Here are updates on what's happening in the White House today, April 10:
Trump cancels South America trip to monitor Syria response
President Donald Trump scrapped a planned trip to South America, set to begin Friday, to monitor the American response to chemical weapons use in Syria, the White House said on Tuesday.
"President Trump will not attend the 8th Summit of the Americas in Lima, Peru or travel to Bogota, Colombia, as originally scheduled," press secretary Sarah Sanders said in a statement. "At the President's request, the vice president will travel in his stead. The President will remain in the United States to oversee the American response to Syria and to monitor developments around the world."
Trump has been mulling a response to the weekend attack with military leaders and foreign counterparts. He has signaled a decision would come within days.
The trip was set to have been Trump's first visit to South America as President. He was expected to meet fierce resistance to his hardline immigration stances from the assembled leaders.
Trump rages over Cohen raid on Twitter
President Donald Trump declared Tuesday morning that "attorney-client privilege is dead" the day after the FBI raided the office and hotel room of Michael Cohen, Trump's personal lawyer and confidant. Trump also tweeted "A TOTAL WITCH HUNT!!!," apparently referencing special counsel Robert Mueller's Russia investigation.
Sources inside the White House have told CNN that Trump sees the move against Cohen as proof that Mueller has leaped far beyond the constraints of his original probe into whether his campaign operatives colluded with Russia. One source familiar with the matter told CNN included in the documents authorities seized was information related to porn star Stormy Daniels, whose real name is Stephanie Clifford, who alleges she had an affair with Trump in 2006 that the White House has denied.
However, attorney-client privilege, which Trump suggested was violated by the raid, does not apply if the attorney-client communication was made in the furtherance of a crime.
Cohen, alongside Trump, is ensnared in a legal battle over the sourcing of a $130,000 "hush agreement" payment to Daniels less than two weeks before the 2016 presidential election. Any involvement by Trump could suggest the payment was an in-kind campaign contribution which was not disclosed to the Federal Election Commission, which would be a violation of federal law, according to Paul S. Ryan, a campaign finance attorney who works for Common Cause. The FBI seizure included bank records, a source said.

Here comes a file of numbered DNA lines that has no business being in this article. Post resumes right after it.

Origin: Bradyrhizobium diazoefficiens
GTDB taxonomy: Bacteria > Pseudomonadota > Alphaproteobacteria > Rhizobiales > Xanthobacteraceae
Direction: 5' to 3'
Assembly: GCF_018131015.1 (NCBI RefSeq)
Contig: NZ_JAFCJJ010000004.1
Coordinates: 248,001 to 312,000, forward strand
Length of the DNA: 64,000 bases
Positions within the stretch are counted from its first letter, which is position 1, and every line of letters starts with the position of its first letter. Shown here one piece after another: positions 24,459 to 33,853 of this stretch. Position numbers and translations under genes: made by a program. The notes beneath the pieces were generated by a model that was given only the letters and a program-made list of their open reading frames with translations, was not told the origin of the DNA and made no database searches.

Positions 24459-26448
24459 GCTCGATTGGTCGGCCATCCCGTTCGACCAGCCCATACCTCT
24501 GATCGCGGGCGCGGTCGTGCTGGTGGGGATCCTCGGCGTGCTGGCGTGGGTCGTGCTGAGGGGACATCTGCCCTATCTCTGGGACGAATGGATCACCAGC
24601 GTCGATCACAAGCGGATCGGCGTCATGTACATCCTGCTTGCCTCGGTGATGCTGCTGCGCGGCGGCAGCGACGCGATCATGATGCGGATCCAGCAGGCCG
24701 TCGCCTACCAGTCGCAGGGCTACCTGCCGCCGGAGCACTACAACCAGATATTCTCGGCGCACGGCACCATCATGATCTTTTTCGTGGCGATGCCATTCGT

On Monday, Trump also called the raid a "disgraceful situation" and "an attack on our country." Asked if he would fire Mueller, he said: "We'll see what happens." While that could have the effect of putting a screeching halt to the investigation, some members of Congress, including Republicans, have said that Mueller's termination could lead to impeachment proceedings.
Allies warn of action on suspected Syria chemical attack
US allies have rallied behind President Donald Trump's warning that Syria would pay a "big price" if it is found to have carried out a chemical attack on the rebel-held town of Douma. France on Tuesday became the latest US ally to warn of action if Syria "crossed a red line" in Saturday's suspected chemical attack. According to activist groups, helicopters dropped barrel bombs filled with toxic gas on the town situated on the outskirts of the capital Damascus, killing dozens of civilians and wounding scores more. French President Emmanuel Macron is expected to discuss the situation with Trump in the next 48 hours, government spokesman Benjamin Griveax told Europe 1 radio Tuesday. France has previously warned it would respond with strikes on Syrian government forces, if evidence of chemical attacks was found. British Prime Minister Theresa May, who has called the alleged attack "barbaric," is also set to discuss the situation with Trump on Monday, a Downing Street spokesperson told CNN.
US, Russia exchange war of words
The Russian Ambassador to the United Nations, Vassily Nebenzia, traded barbs with US Ambassador Nikki Haley at a Security Council meeting on Monday, saying a US military response could have "grave repercussions."
"Russia is being unpardonably threatened," Nebenzia told the meeting. "The tone with which this is being done is going beyond the threshold of what is acceptable, even during the Cold War."
Haley said Russia, the strongest ally of Syrian President Bashar al-Assad, was "covered in the blood of Syrian children."
"History will record this as the moment when the Security Council either discharged its duty or demonstrated its utter and complete failure to protect the people of Syria," Haley said. "Either way, the United States will respond."
The clock is now ticking on a US response to the attack, after Trump said on Monday that the US would act in 24 to 48 hours.
In a series of blistering tweets on Sunday, Trump warned Russia, Iran and Syria of a "big price to pay" following the attack, slamming Syrian President Bashar al-Assad as an "animal."
He was joined by other world leaders in condemning the suspected attack, including Turkish Turkish President Recep Tayyip Erdogan, who earlier this year launched a military offensive against Kurdish groups in Afrin, northern Syria.
Graphic footage shot by rescuers and activists show victims of the attack -- including children -- dead and injured, some ghostly white and foaming at the mouth in makeshift clinics. Others were found suffocated in their homes, according to first responders.
CNN has not been able to independently verify the authenticity of the images.